The Significance of OSHA Whistleblower Deadlines

By: Attorney Shannon Polvi

Employees file a whistleblower complaint with the Occupational Safety and Health Administration (“OSHA”) if the employer retaliates because of a protected activity relating to workplace safety or health, environmental, cargo containers, airline, commercial motor carrier, food safety, health insurance reform, motor vehicle safety, nuclear, pipeline, public transportation, railroad, maritime, consumer product, financial reform, consumer finance, mortgage regulations, and securities. Many of our clients are not aware of the laws that require that complaints be filed with OSHA within a certain number of days after the alleged retaliation.

All of the whistleblower laws enforced by OSHA have short deadlines to file a whistleblower complaint. Many of the laws have a 30-day deadline. If you or someone you know has been terminated after they opposed any type of action by their employer that they believe was unlawful, they should immediately contact an attorney. It sometimes happens that people consult with us after too much time has elapsed after termination. Some employees lose viable claims because they waited too long to act.

I have represented clients under nearly all of the OSHA enforced statutes. The law that I most frequently represent clients with OSHA claims is the Occupations Safety and Health Act (“OSH Act”). The OSH Act protects workers who complain to their employer, OSHA, or other government agencies about unsafe or unhealthy workplace or environmental conditions. The OSH Act is one of the laws with the shortest deadlines to file a whistleblower complaint. An aggrieved employee must file a complaint with OSHA within 30 days of the alleged reprisal action, i.e. termination.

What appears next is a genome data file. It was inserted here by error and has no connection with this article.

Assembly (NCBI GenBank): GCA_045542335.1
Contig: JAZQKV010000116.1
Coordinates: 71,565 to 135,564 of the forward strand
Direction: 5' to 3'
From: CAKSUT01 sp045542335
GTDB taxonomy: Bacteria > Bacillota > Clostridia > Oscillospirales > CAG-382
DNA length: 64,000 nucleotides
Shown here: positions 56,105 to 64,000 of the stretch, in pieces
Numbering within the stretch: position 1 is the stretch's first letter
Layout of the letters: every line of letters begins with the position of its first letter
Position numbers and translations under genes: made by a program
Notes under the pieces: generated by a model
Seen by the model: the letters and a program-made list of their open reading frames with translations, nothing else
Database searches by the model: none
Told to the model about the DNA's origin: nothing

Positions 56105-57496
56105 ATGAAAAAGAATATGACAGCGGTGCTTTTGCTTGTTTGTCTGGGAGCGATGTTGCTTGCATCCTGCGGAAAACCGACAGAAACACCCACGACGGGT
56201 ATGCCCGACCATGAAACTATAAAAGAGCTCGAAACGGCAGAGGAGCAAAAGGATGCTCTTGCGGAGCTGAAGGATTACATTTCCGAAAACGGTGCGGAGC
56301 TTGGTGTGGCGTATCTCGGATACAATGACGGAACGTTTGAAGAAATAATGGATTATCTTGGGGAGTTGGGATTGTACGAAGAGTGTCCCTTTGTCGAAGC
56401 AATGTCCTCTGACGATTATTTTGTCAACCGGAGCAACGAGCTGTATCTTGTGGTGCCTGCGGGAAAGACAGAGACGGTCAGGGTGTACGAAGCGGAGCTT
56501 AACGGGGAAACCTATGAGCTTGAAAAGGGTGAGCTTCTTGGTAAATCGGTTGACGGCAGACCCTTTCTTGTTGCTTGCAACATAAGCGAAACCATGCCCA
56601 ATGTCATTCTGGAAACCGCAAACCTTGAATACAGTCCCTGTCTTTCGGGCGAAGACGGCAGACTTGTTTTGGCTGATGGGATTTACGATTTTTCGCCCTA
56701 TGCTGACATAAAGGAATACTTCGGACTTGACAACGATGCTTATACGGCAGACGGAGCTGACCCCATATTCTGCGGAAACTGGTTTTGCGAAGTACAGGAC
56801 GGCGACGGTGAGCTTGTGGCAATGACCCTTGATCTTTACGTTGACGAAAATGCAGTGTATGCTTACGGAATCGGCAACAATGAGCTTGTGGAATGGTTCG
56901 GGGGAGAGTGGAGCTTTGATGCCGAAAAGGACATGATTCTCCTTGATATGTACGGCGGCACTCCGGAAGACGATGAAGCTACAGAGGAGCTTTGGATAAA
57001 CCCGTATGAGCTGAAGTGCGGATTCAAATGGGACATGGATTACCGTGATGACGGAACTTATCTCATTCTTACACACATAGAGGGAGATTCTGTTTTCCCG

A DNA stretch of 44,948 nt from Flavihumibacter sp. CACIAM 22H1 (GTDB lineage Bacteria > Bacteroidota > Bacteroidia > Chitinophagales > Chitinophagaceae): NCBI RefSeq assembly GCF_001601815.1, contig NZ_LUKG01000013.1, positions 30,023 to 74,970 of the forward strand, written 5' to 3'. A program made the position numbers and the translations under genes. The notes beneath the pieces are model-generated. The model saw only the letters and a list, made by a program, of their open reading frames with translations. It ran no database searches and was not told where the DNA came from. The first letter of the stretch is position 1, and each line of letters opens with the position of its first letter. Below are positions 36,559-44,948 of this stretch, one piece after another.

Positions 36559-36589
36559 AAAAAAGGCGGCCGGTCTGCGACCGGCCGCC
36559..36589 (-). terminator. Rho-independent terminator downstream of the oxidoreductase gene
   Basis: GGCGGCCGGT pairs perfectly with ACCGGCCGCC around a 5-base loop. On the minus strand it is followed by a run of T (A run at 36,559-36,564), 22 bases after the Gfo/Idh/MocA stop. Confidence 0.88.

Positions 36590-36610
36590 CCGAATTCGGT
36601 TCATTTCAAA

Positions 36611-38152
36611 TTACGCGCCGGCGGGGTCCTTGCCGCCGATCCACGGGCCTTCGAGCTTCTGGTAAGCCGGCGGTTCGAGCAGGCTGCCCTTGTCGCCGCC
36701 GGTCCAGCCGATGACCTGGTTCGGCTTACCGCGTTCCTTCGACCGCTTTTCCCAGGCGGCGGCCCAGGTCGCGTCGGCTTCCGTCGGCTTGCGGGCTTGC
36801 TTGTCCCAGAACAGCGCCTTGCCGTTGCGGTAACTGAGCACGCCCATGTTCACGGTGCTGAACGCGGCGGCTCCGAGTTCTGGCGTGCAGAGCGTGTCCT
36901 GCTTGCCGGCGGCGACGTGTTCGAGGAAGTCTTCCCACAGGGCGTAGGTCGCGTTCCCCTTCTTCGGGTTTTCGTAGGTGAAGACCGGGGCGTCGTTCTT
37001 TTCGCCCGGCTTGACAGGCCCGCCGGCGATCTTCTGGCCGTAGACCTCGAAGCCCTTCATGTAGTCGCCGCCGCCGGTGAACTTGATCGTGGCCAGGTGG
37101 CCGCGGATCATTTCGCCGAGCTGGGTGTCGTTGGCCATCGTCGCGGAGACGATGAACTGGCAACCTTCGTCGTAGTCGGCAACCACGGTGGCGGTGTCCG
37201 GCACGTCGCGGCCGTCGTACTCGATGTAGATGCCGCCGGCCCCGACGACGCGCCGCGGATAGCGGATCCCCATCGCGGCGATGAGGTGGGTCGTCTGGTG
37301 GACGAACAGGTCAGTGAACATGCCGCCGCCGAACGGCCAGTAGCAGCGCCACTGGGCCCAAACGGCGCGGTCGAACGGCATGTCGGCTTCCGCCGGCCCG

There are a few whistleblower laws that do not arise frequently because of the niche nature of the law. For example, I have not yet represented a client with claims arising under the Asbestos Hazard Emergency Response Act (AHERA). AHERA and its regulations require public school districts and non-profit schools including charter schools and schools affiliated with religious institutions to inspect their schools for asbestos-containing building material. To timely preserve an AHERA whistleblower claim, an employee who believes that he or she has been retaliated against in violation of AHERA must file a complaint within 90 days from the time that the adverse action is communicated to the employee.

The cardinal rule is that an employee, believing they were subjected to retaliation, should not wait to consult with a lawyer. I recommend scheduling a consultation as soon as possible.

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